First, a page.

What is Wellness?
Our society has become very concerned with the idea of wellness. A simple search on the Internet yields a plethora of websites dedicated to improving our wellness (including one for our pets!). But what is wellness? Dr. Bill Hettler, of the National Wellness Institute, defined six components to wellness: physical, intellectual, occupational, social, emotional, and spiritual.1 These six dimensions are areas in which we can exert some control over our lives by modifying our behaviors.
- Physical : diet, exercise, medical care
- Intellectual: problem solving, creativity, learning
- Occupational: personal satisfaction, achievement, ambition
- Social: personal relationships, community, connection with nature
- Emotional: awareness and acceptance of feelings, trust, respect
- Spiritual: meaning and purpose, beliefs, value
Here are 5 tips to help improve your family's wellness:
1. Cook with your kids
Instead of picking up dinner on the way home or popping something frozen into the microwave or oven, consider gathering up the whole crew to help make dinner at least once per week. You will probably prepare a healthier meal, have quality family time to talk and laugh, teach your children about mathematics and science through the cooking process, gain feelings of satisfaction for a well made meal, and start some long remembered family traditions. (And if the meal fails and you end up ordering pizza, at least you have a great story to tell at the holidays!) Remember that cooking with the whole family may take a little longer and require more patience, so plan your family cooking nights when you are not coming home late from work or having to run off to another activity. Here are some websites to help:
2. Family night
Designate one night a week as "family night" and plan to do an activity together. One idea is to play a board game as a family. Board games can teach children life skills and will provide opportunities for problem solving, learning how to deal appropriately with losing (and winning), lots of stress relief, and creativity. Other ideas include camping in the back yard (complete with a campfire and s'mores), family slumber party, annual awards ceremony (celebrate your family’s amazing accomplishments over the year), art evenings (make holiday cards instead of buying them), assemble puzzles, go stargazing—the possibilities are endless! The below website has a multitude of games from which to choose:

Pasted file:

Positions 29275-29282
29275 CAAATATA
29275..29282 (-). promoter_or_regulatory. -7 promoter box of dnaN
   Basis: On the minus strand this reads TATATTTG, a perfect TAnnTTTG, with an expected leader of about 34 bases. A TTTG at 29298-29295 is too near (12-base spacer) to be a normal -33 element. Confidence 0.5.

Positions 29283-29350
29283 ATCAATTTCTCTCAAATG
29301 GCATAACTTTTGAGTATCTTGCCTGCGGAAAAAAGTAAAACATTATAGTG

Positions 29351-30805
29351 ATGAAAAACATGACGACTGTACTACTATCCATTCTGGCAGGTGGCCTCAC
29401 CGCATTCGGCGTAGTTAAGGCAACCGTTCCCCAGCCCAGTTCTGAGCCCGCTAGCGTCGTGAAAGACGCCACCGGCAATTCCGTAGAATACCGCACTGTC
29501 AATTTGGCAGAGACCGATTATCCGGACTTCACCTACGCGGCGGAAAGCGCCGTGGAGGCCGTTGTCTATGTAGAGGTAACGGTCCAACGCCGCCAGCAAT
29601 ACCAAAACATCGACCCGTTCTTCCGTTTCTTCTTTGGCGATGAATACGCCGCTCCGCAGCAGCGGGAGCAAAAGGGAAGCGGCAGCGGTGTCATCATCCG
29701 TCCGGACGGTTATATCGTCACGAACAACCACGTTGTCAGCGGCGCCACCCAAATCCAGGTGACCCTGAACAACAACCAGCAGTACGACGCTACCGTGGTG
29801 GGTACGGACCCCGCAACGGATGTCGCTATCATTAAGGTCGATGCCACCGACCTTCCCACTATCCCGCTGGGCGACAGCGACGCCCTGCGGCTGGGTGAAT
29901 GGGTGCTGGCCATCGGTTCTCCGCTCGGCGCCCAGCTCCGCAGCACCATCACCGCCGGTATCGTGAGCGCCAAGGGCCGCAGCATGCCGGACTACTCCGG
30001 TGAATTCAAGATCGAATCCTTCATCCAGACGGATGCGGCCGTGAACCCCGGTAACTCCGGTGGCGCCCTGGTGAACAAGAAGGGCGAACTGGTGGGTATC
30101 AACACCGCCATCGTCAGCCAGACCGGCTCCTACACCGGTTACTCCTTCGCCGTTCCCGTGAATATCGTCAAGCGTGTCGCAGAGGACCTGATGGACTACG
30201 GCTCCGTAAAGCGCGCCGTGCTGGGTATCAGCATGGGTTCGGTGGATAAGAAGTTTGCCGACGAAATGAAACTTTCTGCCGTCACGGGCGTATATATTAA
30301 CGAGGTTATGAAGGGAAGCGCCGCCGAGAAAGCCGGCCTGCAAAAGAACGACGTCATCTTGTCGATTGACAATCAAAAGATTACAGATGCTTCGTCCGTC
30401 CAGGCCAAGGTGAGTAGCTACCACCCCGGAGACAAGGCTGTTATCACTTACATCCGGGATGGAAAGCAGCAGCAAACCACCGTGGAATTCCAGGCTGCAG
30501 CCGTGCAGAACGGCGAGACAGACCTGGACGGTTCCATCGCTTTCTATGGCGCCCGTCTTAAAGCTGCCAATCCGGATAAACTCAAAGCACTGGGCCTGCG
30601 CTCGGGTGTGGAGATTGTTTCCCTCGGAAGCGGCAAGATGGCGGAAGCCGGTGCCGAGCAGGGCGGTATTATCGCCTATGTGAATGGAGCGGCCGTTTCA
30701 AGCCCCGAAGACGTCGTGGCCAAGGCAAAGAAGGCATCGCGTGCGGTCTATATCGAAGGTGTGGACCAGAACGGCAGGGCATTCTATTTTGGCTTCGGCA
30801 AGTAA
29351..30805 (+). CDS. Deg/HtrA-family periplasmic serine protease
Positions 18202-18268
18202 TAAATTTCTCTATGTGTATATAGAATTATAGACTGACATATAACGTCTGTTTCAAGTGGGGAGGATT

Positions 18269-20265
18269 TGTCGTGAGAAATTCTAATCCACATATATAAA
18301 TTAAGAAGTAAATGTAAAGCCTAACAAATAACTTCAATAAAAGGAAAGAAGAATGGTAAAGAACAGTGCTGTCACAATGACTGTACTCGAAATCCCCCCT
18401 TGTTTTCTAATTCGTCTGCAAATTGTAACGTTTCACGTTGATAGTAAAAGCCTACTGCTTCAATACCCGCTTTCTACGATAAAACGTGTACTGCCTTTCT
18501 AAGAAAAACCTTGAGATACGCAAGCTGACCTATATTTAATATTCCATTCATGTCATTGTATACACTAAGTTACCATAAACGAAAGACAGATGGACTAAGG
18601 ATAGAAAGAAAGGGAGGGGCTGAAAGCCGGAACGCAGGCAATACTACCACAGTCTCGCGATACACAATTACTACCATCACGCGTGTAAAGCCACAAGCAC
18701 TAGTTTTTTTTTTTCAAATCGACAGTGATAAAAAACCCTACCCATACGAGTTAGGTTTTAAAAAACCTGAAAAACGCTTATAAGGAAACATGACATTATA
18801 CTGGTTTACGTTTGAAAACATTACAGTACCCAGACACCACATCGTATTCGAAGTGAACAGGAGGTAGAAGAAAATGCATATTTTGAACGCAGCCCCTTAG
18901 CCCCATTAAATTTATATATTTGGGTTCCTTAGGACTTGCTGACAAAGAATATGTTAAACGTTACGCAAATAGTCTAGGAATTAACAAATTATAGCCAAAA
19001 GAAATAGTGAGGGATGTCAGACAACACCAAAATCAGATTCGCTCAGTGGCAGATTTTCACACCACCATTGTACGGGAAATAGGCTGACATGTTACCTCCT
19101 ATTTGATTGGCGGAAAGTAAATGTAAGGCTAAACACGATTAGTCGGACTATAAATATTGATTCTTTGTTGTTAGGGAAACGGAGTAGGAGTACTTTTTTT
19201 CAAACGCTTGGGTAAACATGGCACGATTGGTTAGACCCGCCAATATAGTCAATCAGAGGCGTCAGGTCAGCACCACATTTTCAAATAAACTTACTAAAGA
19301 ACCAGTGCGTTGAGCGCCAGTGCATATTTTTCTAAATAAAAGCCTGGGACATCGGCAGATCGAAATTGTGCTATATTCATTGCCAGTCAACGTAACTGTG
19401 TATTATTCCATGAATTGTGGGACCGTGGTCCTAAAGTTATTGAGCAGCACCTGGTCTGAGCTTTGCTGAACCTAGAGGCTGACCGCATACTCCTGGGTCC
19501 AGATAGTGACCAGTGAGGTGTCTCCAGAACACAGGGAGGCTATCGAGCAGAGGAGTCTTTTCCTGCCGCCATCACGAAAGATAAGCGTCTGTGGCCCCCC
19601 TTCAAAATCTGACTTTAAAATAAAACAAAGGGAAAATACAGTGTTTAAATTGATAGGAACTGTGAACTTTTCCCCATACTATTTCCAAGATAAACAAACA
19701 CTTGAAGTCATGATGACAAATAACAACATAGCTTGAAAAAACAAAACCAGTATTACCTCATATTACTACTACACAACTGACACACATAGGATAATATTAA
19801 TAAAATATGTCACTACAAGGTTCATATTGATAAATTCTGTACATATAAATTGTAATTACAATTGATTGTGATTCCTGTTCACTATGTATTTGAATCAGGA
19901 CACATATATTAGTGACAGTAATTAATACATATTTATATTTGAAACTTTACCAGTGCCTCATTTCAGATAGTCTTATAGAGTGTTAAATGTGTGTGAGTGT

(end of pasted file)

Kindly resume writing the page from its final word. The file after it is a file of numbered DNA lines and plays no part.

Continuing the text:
3. Hold regular family meetings
Children like to be part of the decision-making process. Weekly family meetings can allow even young children to help plan meals, determine who will do what chores, what activities the family will engage in, and the establishment of family rules and consequences. Talking to children about the family's finances in an age appropriate way can allow them to take a more invested role in caring for their belongings.
4. Open those scrapbooks or photo albums
If you already have family albums, take time to review them. Bonding over shared memories and experiences can be a great stress reliever and allows each member of the family to see how much they have grown over the years. For younger or adopted children, reviewing family albums can give them a stronger sense of belonging to extended family members. Remember to add to your albums or scrapbooks, If you don't have pictures, have everyone journal about their experience and add those pages to your memories.
Find opportunities in your neighborhood or city and volunteer as a family. Clean up a stretch of beach or highway, help build a home, serve a meal at a homeless shelter, plant trees—there are no shortages of ways you can help. Volunteering connects your family with the community you live in, promotes a sense of accomplishment and pride, and helps teach children life skills and critical thinking. The following websites are a great starting point for finding a volunteer opportunity for your family:
These simple activities can help address all six areas of wellness for your family. Remember to have fun—your family is worth it!
Our Favorite Resources for Family Wellness
This site comes from Nemours, one of the largest nonprofit organizations devoted to children's health, and has information available in print and in an audio format on how to prepare for the first day of school.
Founded by Dr. Mehmet Oz, HealthCorps is a “proactive health movement.” They focus on education, community outreach, and advocacy. On this site you can find information and tools for schools, communities, and individuals.
A competition sponsored by Michelle Obama’s Let’s Move campaign for games or software programs that will help kids, especially those from 9 – 12 years old, eat healthier and be more physically fit.
Developed by the American Academy of Pediatrics, this site provides an abundance of information on all aspects of health of children from conception to 21 years of age.
Centers for Disease Control and Prevention – Child Development
Another site developed by the American Academy of Pediatrics, this site provides an abundance of information on all aspects of health of children from conception to 21 years of age.